Democratic Party Leaders Prepping For 2022 Blowouts: ‘Let’s Get A Drink’


OPINION: This article may contain commentary which reflects the author's opinion.

State Democratic Party leaders around the country are bracing for the worst possible scenarios next November: Midterm elections that not only see a House blowout but also loss of the Senate, though seeing Republicans take either chamber would effectively make President Joe Biden a two-year lame duck.

“Democratic Party leaders moved quietly this week to lower expectations for the midterm elections as they met for year-end talks against the backdrop of an increasingly bleak electoral landscape,” Politico noted on Saturday, adding:

Interviews with more than two dozen state party chairs, executive directors and strategists suggest party officials are reframing the 2022 election as a defensive effort, with success defined as maintaining the Democratic Senate majority and holding back a Republican tide in the House.

“Success looks like we hold the Senate and we hold the House, or we narrowly lose it, so if Republicans take control, it’s a razor-thin margin,” Colmon Elridge, the chair of the Kentucky Democratic Party, told Politico.

“I would hope [the Republican margin in the House] is less than 20,” he noted further.


Democrats were meeting in Charleston, S.C., to plot strategy and take stock of the political landscape, the outlet noted, which, by the way, looks increasingly dismal. Biden’s approval ratings are tanking, Vice President Harris’ approval is worse, and while the economy is chugging along, inflation continues to rise, cutting into Americans’ increased wages and hurting the lowest earners the most.

Meanwhile, though Democrats managed to pass multitrillion-dollar infrastructure and COVID relief measures this year, Sen. Joe Biden, D-W. Va., has tanked (for now) the biggest prize for the left: Biden’s gargantuan “Build Back Better” legislation that contains a tidal wave of new social and climate spending, after announcing Sunday he’s not for it.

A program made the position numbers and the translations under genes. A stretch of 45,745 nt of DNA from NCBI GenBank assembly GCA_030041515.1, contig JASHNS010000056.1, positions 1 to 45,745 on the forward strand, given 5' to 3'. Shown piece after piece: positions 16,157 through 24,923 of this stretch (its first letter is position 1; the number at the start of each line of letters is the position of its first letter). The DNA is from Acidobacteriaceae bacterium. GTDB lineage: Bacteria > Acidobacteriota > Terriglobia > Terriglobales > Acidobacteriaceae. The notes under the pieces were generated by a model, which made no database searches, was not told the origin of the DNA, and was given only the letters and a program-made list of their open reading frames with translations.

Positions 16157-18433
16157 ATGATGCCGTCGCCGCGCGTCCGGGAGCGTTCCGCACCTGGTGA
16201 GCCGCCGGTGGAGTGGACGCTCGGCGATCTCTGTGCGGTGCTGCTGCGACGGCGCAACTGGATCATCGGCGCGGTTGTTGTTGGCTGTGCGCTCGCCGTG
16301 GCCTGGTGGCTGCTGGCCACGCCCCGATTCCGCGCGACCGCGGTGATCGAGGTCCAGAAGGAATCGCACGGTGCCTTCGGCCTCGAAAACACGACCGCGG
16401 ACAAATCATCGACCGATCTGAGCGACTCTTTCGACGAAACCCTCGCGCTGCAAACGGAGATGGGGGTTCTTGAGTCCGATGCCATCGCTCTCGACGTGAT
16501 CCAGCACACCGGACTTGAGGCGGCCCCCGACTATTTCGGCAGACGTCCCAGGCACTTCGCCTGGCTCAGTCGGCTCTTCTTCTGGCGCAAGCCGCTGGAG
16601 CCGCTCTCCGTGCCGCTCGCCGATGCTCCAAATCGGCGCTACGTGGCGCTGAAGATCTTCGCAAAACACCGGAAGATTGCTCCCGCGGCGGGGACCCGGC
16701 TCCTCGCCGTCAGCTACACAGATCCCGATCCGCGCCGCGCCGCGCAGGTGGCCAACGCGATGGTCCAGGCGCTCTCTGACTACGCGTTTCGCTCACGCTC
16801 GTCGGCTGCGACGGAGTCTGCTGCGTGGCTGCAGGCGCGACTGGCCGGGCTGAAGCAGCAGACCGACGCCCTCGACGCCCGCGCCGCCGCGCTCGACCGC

“If Democrats can keep the chamber close enough, they believe they can make a credible run at the majority again two years later, when a presidential election year could make conditions for the party more favorable,” Politico reported, noting that the party’s strategy is to keep the House and Senate as close as possible and set up the party for 2024.

But, Politico noted, the mood in Charleston wasn’t positive among many Democrats:

At the Charleston Marriott, where Democrats met for training, presentations and receptions, one state party chair called the midterm prospects “awful.” Another state party chair said, “I don’t see any way we keep the House.” And one strategist said, “If we’re in the 10 to 20 [loss of House seats] range, that will be better than we thought.”

“I’m scared,” noted Peg Schaffer, vice-chair of the Democratic Party in New Jersey, whose Democratic governor, Phil Murphy, won reelection this year, but the race was much closer than expected (and a GOP newbie truck driver unseated the long-serving Democratic Senate leader). “We need to get the vote out, and in the midterms, it’s hard.”

Oh, and there’s COVID-19, the “Omicron Variant.”

“Omicron is going to lead to a surge in January, which is undoubtedly going to depress people,” said Karl Sandstrom, a campaign finance lawyer working with Democrats.


Still, some held out hope for a favorable result next year.

“If we could get the Build Back Better plan passed and get a strong voting rights bill passed, Democrats will have a strong possibility of at least keeping the Senate,” Hendrell Remus, chair of the Tennessee Democratic Party, told Politico.

“It’s tough. It’s a tough reality,” he said.

That’s for certain, as Manchin made clear during a “Fox News Sunday” appearance.

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“I cannot vote to continue with this piece of legislation, I just can’t. I tried everything humanly possible, I can’t get there” he said to host Bret Baier.

Back in Charleston, while some state party leaders continued to sound upbeat, others saw a different reality.

“Asked about the party’s prospects next year, one state party’s executive director shook his head and said, ‘Let’s get a drink,'” Politico reported.